An ensemble forecast works by running not just one weather forecast every day, but a large number. In fact the Centre runs 51 forecasts every 12 hours. This allows weather forecasters to get some indication of whether they can be confident of the forecast or whether a forecast is uncertain.
ECMWF’s numerical weather predictions are one of the most important sources of information for meteorologists in weather services. These meteorologists then produce weather forecasts tailored for different customers, such as emergency services, transport, the media, and the general public.
ECMWF is one of the few centres worldwide to produce forecasts on a time scale even further ahead than 15 days.
These monthly and seasonal predictions cannot be used to answer questions like “Will it rain in Paris on the last day of next month?”, but they can indicate how likely it is that next month or season will be warmer or wetter than it usually is. Such information can be of vital importance in the area of health protection, for example malaria early warning systems in Africa.
ECMWF’s model system also features ocean wave forecasting. These predictions can be used to determine an optimal ship route to complete a trip in the shortest time, with a maximum saving of fuel, while avoiding strong head winds and heavy seas.
Time is of the essence in weather forecasting.
It is crucially important that all ECMWF forecast products arrive on time at the place where they are to be used. The highest priority is given to a fast and reliable dissemination of products.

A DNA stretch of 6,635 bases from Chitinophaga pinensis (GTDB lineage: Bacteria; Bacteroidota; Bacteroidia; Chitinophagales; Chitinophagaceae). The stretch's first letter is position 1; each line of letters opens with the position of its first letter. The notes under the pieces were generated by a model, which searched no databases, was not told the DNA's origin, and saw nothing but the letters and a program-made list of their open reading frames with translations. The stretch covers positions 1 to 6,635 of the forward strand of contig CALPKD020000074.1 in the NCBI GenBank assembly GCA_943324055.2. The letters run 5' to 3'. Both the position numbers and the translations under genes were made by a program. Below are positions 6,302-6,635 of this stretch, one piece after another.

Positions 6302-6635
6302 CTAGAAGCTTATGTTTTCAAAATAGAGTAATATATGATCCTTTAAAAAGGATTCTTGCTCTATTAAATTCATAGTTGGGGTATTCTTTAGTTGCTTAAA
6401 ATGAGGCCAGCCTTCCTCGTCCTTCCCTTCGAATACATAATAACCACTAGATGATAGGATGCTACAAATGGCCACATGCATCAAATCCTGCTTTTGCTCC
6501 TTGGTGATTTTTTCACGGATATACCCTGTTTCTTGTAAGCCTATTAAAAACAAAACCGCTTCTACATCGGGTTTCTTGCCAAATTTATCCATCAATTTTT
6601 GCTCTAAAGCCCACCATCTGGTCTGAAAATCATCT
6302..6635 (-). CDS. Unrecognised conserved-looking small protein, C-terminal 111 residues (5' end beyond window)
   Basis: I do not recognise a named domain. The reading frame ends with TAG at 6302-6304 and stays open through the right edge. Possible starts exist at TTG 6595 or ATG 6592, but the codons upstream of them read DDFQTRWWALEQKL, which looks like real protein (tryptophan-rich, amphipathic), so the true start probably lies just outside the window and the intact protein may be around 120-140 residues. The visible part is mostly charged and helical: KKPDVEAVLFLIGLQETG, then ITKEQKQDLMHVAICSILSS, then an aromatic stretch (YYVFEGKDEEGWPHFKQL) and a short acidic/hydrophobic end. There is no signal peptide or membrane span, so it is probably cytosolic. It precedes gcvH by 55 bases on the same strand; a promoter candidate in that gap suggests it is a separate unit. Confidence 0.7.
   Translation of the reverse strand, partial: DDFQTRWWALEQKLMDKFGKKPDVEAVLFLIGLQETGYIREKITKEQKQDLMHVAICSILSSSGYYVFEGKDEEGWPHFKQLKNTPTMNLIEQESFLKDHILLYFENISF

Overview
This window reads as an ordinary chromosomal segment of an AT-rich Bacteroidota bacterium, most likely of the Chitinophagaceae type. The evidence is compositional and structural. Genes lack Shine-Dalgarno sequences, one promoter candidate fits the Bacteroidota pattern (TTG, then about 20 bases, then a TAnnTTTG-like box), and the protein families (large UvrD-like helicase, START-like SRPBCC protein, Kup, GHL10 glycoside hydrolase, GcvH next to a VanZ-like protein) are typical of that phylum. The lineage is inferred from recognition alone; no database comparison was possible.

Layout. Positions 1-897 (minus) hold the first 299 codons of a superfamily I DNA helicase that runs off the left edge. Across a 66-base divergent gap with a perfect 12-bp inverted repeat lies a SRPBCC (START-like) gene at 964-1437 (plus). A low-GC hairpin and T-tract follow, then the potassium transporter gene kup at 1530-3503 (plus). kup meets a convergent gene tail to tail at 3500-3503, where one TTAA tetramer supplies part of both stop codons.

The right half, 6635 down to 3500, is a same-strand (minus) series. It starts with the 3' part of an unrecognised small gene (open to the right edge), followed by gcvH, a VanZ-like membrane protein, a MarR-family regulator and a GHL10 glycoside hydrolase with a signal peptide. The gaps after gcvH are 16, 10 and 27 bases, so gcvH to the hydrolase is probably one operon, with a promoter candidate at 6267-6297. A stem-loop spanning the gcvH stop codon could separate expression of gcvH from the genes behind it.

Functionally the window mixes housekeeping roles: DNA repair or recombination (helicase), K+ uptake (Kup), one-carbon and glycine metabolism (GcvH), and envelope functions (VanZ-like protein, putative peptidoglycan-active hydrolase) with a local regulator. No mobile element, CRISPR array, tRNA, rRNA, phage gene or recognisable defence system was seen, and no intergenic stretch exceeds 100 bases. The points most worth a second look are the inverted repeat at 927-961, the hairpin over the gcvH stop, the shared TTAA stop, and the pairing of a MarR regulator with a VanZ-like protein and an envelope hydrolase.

The output of all ECMWF’s operational models is stored in its huge archive, which, over the years, has grown to be the most comprehensive for meteorological data worldwide. It now contains more than 10 petabytes of data from observations, analyses, operational forecasts and research experiments.
The archive is used by ECMWF’s researchers as well as by the wider meteorological research community. It is used for meteorological and environmental studies, but also for educational and commercial purposes.
Satellite data provided, for instance, by EUMETSAT, the European Organisation for the Exploitation of Meteorological Satellites, is a major component for improving the model systems. With the vast increase in satellite measurements, ECMWF has been able to incorporate information on global temperature and humidity levels in areas where few on-site measurements are being taken. ECMWF and EUMETSAT have been co-operating for many years, with both organisations benefiting from the sharing of data and expertise. ECMWF delivers feedback to EUMETSAT on the accuracy and usefulness of the EUMETSAT satellite data.
Education and training is very important. Sophisticated models and techniques require targeted information, and ECMWF offers a broad range of educational activities and training courses. Topics range from numerical weather prediction to making the best use of ECMWF’s products. The Centre also fosters scientific exchange with the wider research community. Many ideas for improving the model systems have been conceived during scientific workshops organised by ECMWF.
ECMWF has proven to be a unique and successful European organisation. Over the years, it has provided both its Member and Co-operating States with numerical weather forecasts of the highest quality. Those who benefit most are the European citizens since they have access to the best forecasting system worldwide.